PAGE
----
Author Tags: Biography, Women
"I often think the Canadian government would have much better luck spotting the Sasquatch than the Canadian identity." -- Susan Crean
Chair of the Writers Union of Canada in 1992, Toronto-born Susan Crean has been a member of This Magazine's editorial collective and a frequent spokesperson on feminist issues, cultural policies and politics. She lived on Gabriola Island, in Vancouver and in Ontario. Much of her work has been concerned with women and their struggles for self-determination and expression, including a biographical portrait of Grace Hartman and study of women in media. Her examination of the life and work of Emily Carr, The Laughing One, received a B.C. Book Prize in 2002. Compiled from previously unpublished sections of Emily Carr’s journals and correspondence, and with an introduction by Crean, a follow-up volume entitled Opposite Contraries includes passages about Carr’s first meeting with Sophie Frank, a Squamish basketmaker who became Carr’s friend. [See Emily Carr; also see review of Laughing One below]
[Laurie Edwards photo]
Opposite Contraries: The Unknown Journals of Emily Carr & Other Writings (Douglas & McIntyre, 2003 $35), editor. 1-55054-896-4
The Laughing One: A Journey to Emily Carr (Harper-Flamingo, 2001)
Grace Hartman: A Woman for Her Time (New Star Books, 1995)
Twist and Shout: A Decade of Feminist Writing in This Magazine (Second Story Press, 1992)
In the Name of the Fathers (Second Story Press, 1988)
Newsworthy: The Lives of Media Women (Stoddart Publishing, 1985)
Two Nations (James Lorimer & Company, 1983)
Who's Afraid of Canadian Culture (General Publishing, 1976)
[BCBW 2003] "Women" "Biography" "Carr"
The Laughing One: A Journey to Emily Carr (Harper-Flamingo $32)
Near the end of The Laughing One: A Journey to Emily Carr (Harper-Flamingo $32) Susan Crean describes an incident that happened several years earlier when she gave a talk about Emily Carr’s use of aboriginal material in her painting and writing. She was followed at the podium by Lee Maracle who delivered a “stinging rebuke” of Crean’s appropriation of her people’s stories. Crean was mortified. “It was,” she writes, “tantamount to being called a racist.” The next day Crean sought out Maracle who said that if Crean wanted to rehabilitate a racist that was her problem. Crean places that incident in the context of her other first-hand experiences of the appropriation issue. On Gabriola Island, for instance, where she lives for part of the year, she attended a meeting at which elders of the Snuneymuxw (Nanaimo) First Nation challenged the Chamber of Commerce’s use of Native petroglyphs for their logo. Although they are described at the end of the book, such confrontations might well have served as a preface, for they constituted a crisis that changed the focus of Crean’s work on Emily Carr. During a sleepless night after Maracle’s denunciation, Crean faced the fact that to write or work cross-culturally and cross-racially these days means “bumping into” your own prejudice. From that point on her purpose became two-fold. She embarked on a full-scale exploration of Carr’s use of aboriginal material—-placing it in its historical context. That context includes a history of logging, the environmental movement in general, the Clayoquot Sound protests in particular, and the potlatch trials of 1922. She also examines the psychological and moral implications of Carr using non-White societies as a means of discovering herself.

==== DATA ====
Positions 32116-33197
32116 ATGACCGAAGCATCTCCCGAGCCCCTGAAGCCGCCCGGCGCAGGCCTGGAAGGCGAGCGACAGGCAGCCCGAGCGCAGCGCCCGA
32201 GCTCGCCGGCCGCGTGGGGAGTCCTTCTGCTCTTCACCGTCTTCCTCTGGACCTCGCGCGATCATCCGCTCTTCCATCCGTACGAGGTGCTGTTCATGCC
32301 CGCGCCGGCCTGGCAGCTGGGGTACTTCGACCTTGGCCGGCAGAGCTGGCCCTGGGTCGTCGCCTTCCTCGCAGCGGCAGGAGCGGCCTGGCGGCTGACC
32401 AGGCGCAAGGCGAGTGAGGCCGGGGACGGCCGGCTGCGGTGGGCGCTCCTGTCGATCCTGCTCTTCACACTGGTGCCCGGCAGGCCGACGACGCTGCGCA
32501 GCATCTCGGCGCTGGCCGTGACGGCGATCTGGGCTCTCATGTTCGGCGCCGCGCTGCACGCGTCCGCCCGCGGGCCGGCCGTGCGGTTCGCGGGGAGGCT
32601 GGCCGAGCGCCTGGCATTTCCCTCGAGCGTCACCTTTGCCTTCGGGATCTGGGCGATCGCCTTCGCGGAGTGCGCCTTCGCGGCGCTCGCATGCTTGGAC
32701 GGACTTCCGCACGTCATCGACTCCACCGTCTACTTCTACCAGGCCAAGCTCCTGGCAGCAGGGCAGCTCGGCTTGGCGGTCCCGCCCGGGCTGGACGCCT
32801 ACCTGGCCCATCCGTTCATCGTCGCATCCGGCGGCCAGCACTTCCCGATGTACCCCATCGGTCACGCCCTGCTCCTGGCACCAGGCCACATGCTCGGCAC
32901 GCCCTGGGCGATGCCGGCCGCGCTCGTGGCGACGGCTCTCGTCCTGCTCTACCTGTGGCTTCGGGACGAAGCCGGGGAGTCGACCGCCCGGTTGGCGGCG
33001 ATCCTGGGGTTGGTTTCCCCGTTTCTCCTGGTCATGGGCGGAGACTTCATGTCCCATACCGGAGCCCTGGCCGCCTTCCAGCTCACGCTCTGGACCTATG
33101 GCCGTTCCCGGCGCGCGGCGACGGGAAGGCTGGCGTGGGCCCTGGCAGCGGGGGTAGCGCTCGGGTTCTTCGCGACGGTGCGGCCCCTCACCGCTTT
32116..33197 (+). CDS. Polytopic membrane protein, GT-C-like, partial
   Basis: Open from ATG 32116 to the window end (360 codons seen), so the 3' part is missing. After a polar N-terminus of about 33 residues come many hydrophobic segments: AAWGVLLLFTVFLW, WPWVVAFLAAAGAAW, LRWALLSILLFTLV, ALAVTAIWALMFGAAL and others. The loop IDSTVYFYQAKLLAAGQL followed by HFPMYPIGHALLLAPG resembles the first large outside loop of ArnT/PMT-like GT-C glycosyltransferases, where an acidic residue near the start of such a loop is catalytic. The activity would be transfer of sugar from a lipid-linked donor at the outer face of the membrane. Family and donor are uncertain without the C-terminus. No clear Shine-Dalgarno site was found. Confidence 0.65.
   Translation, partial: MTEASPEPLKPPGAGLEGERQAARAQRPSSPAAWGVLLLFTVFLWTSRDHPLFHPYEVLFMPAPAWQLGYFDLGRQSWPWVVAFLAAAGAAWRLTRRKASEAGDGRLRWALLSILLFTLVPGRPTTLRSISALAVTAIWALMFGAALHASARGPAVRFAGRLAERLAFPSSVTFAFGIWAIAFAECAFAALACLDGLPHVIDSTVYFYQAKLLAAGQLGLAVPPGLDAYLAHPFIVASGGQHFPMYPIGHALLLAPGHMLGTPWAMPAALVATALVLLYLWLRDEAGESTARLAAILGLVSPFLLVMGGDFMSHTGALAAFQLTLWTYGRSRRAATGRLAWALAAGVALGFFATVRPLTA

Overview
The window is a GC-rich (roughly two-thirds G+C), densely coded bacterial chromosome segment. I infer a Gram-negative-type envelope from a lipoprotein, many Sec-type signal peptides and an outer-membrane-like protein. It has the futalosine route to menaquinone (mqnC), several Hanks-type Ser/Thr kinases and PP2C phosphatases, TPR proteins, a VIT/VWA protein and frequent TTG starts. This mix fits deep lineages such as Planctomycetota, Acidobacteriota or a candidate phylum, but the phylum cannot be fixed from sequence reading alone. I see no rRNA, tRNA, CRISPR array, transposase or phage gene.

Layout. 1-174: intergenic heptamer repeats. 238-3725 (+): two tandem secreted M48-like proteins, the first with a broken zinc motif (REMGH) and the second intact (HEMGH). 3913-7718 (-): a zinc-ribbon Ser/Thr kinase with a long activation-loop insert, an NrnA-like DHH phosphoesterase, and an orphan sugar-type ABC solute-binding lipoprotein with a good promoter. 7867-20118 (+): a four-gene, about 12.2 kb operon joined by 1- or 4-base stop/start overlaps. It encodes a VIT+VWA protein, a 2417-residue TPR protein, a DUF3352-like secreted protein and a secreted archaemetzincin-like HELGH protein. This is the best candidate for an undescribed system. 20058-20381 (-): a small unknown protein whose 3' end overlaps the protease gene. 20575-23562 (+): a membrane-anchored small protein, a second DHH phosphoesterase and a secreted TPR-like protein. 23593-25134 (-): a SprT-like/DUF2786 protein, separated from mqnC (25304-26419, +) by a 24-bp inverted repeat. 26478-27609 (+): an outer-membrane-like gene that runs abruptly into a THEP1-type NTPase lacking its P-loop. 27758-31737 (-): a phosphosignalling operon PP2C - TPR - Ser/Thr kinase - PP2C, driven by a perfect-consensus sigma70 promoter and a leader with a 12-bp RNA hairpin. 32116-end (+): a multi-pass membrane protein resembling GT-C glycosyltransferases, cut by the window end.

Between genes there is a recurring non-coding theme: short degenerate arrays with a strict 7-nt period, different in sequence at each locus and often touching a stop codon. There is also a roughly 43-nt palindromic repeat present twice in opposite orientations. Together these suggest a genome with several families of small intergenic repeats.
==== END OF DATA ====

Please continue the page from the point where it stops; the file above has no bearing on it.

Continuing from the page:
At the same time Crean embarked on a parallel journey of self-discovery, exploring her own position and purpose in writing Carr’s life—-was it to exonerate, vilify or understand? As part of this quest she visited Carr’s old haunts—-the Native communities of Ucluelet, Alert Bay and the Haida Gwaii. While her descriptions of landscape and personal encounters qualify as excellent travel writing, Crean’s personal journey is more significant than the geographical one. It is the linked exploration of the author’s and the subject’s moral positions that provides the book’s uniqueness. Crean has said emphatically in interviews that her book is not a biography. It is true that the conventions of biographical writing are often rigidly observed, but this is a limitation of the genre rather than its defining characteristic. Good practitioners always extend the boundaries of their art form, and doing so does not disqualify them as practitioners of that form. The relationship of author to subject, and the tricky business of working it into the narrative, is a preoccupation of all serious biographers. The chief virtue of Crean’s work, in my judgement, is her full-scale exploration of that relationship.
Most reviewers (my delayed review copy arrived packaged with a complete set of previous reviews) have singled out Crean’s fictional recreations of the encounters Carr may or may not have had with fellow artists, such as Frances Hodgkins, Sophie Frank and Georgia O’ Keeffe, and with the ethnographer Marius Barbeau. These fictional scenarios are neither the most well-conceived nor well-executed parts of the books. Fictional recreations have become a fairly common feature of post-modern life-writing, as exemplified by biographers of Charles Dickens, Frederick Law Olmstead, and Ronald Reagan among others. Moreover, the voices in Crean’s imagined conversations are not clearly enough distinguishable from her own and each other’s. Also, the positioning of these novelistic passages at the beginning of each section, makes them seem like sops thrown to the reader to make the closely argued expositions that follow more digestible. Yet, it is precisely the polemic that separates this book from previous biographies of Carr, and gives it a special distinction. 0-00-200062-8
[Joan Givner / BCBW 2001]